Cimino Bros. Produce, Salinas, Calif., is operating in bankruptcy with a smaller staff and pay cuts for its owners.
Though Golubchik said he doesn’t know the number employees before the filing, the company is operating with nine employees in Salinas and 15 in Laredo, Texas, where Cimino owns a cooler.
The company is in “positive” territory, Golubchik said, is making money and “has a very bright future.”
According to court documents filed Nov. 24, company partners Armand Cimino, who has a 25% stake, Stephanie Cimino, who holds another 25% stake, and Vincent Cimino, who has the remaining 50% stake in the company, voted unanimously Nov. 14 to enter Chapter 11 bankruptcy protection. The company lists about 200 creditors who are owed from $10 to $50 million in its bankruptcy filings.
Vincent Cimino referred questions to his attorney.
Cimino Bros.’ financial issues started in October, when a $6.5 million loan from Wells Fargo came due, Golubchik said. Wells Fargo seized its bank account containing $255,000.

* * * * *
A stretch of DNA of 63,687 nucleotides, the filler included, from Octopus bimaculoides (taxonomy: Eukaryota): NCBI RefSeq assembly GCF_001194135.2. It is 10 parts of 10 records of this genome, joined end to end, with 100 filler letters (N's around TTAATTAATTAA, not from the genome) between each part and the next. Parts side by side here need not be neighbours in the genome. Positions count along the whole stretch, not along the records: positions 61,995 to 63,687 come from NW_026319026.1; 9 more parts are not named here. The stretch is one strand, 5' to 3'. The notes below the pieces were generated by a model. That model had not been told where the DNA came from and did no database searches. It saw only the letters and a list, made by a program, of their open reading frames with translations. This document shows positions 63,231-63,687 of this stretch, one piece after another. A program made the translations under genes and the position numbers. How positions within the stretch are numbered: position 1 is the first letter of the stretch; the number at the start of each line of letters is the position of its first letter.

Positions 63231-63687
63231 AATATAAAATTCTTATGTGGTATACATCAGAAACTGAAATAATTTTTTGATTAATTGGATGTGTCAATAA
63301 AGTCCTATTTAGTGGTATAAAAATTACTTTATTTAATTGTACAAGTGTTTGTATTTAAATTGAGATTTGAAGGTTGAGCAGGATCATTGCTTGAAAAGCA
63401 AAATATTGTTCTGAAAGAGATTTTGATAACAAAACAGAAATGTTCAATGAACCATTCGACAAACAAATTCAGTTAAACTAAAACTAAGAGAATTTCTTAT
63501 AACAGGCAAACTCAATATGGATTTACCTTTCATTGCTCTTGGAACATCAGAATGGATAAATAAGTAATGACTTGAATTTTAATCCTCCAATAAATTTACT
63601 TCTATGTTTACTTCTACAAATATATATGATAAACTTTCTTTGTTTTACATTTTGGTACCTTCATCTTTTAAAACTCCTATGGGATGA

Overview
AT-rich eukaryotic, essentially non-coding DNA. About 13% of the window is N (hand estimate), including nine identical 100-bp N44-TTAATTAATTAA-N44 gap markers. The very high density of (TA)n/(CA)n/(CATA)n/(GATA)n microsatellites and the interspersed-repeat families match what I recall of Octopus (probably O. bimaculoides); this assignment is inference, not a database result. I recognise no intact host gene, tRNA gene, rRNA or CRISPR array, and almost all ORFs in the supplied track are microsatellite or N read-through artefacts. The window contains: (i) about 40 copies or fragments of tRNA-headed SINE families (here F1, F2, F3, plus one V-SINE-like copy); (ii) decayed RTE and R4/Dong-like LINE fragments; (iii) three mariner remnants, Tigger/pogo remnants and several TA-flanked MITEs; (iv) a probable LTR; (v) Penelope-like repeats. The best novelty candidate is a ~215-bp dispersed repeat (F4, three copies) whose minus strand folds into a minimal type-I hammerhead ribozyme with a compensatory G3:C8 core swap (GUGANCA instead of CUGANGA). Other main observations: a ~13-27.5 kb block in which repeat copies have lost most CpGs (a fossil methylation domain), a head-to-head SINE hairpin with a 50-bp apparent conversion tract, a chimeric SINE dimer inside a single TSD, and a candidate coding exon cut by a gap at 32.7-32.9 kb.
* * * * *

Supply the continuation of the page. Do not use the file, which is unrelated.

In the three weeks before the filing, Golubchik said the company operated with no cash, unable to pay vendors or employees
Cimino Bros. “still had very loyal employees and people who continue to do business with them knowing the funds were seized,” Golubchik said.
The company has until March to meet with creditors and work out a business plan — which needs court approval — to pay back Wells Fargo and others, Golubchik said. Cimino Bros. should be out of bankruptcy by spring, he said.
Cimino Bros. primarily grows broccoli, with operations in Mexico under Cimino Bros. Co. Produce Mexico, formed in 1998. The company developed the largest national network of Asian foodservice distributors, according to court filings. The company reported strong growth between 2004 and 2007, when revenues jumped from $14.6 million to $20.7 million.